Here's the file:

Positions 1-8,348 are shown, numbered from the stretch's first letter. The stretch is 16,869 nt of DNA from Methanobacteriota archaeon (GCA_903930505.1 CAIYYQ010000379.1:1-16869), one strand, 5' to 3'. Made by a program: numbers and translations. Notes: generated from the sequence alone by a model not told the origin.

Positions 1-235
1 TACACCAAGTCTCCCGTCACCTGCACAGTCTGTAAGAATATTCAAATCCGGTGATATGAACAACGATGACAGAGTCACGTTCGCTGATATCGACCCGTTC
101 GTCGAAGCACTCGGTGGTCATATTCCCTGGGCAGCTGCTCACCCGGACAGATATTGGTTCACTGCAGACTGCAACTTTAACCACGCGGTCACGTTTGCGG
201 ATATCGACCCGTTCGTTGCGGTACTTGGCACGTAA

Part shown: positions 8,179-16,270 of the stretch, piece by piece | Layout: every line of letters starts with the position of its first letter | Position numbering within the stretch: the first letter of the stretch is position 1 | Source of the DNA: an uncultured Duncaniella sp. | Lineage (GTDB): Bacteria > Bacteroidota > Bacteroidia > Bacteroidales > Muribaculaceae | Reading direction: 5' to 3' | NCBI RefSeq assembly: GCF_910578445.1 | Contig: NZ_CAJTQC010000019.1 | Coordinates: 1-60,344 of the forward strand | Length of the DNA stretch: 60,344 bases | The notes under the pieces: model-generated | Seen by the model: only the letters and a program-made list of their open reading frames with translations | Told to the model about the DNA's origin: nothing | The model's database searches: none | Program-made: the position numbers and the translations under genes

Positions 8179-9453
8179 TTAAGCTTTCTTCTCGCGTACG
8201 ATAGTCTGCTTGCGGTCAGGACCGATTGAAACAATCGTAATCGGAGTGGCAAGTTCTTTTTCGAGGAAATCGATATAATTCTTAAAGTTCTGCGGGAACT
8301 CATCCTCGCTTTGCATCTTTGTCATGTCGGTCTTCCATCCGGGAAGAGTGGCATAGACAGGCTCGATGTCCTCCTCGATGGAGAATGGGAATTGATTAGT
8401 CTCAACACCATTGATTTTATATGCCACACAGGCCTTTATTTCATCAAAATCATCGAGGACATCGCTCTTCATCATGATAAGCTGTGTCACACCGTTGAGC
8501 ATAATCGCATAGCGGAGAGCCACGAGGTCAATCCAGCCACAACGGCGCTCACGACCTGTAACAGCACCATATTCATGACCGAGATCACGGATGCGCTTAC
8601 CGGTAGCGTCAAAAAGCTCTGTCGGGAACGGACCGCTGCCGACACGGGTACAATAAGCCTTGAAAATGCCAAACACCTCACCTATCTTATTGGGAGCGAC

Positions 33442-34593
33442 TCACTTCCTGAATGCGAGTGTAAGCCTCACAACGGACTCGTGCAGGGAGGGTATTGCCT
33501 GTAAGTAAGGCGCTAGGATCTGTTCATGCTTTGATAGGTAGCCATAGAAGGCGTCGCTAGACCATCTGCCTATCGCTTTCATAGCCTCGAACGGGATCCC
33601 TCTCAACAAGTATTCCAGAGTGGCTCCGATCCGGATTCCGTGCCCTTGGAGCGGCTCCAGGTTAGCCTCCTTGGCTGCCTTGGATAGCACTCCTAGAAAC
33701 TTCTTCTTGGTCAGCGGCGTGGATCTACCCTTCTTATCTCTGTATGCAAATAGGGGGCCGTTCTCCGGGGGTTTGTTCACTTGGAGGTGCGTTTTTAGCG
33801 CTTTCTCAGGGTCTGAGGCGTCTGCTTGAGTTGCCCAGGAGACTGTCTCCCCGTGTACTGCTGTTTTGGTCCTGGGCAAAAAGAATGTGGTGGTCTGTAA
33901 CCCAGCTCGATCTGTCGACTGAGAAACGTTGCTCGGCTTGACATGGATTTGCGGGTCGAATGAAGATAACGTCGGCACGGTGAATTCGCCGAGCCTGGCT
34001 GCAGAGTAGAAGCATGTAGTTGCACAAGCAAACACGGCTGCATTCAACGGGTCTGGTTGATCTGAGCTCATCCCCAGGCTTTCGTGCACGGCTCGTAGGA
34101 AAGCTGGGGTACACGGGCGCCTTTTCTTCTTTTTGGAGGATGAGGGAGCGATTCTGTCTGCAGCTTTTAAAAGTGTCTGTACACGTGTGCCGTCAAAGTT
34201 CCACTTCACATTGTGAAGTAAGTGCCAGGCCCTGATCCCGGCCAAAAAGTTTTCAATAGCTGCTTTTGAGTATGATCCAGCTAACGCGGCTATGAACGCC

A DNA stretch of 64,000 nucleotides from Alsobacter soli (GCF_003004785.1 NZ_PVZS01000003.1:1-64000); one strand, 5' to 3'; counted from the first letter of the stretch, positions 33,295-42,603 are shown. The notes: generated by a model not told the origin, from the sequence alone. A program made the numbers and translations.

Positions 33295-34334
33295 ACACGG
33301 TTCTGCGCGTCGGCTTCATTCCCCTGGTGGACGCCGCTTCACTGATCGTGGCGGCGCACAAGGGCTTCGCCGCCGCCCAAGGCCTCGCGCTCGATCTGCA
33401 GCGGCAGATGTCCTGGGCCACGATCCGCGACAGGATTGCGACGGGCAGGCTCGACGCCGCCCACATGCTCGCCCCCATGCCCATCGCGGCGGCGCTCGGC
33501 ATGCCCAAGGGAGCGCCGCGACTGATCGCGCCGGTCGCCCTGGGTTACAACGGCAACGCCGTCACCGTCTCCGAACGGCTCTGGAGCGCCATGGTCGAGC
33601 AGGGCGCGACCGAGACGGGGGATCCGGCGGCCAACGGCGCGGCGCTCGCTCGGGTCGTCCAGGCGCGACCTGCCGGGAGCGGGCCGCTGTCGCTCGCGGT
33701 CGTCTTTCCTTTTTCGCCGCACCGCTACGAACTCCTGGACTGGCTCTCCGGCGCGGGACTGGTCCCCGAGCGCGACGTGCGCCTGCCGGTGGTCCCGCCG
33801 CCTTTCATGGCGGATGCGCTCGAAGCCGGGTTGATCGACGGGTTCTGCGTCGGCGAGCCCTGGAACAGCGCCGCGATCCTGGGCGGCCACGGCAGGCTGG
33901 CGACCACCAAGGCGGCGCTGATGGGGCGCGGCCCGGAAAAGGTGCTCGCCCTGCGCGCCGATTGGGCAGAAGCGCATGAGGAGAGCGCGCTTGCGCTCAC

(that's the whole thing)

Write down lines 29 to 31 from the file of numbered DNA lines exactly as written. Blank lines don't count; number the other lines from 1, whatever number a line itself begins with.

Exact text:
33501 ATGCCCAAGGGAGCGCCGCGACTGATCGCGCCGGTCGCCCTGGGTTACAACGGCAACGCCGTCACCGTCTCCGAACGGCTCTGGAGCGCCATGGTCGAGC
33601 AGGGCGCGACCGAGACGGGGGATCCGGCGGCCAACGGCGCGGCGCTCGCTCGGGTCGTCCAGGCGCGACCTGCCGGGAGCGGGCCGCTGTCGCTCGCGGT
33701 CGTCTTTCCTTTTTCGCCGCACCGCTACGAACTCCTGGACTGGCTCTCCGGCGCGGGACTGGTCCCCGAGCGCGACGTGCGCCTGCCGGTGGTCCCGCCG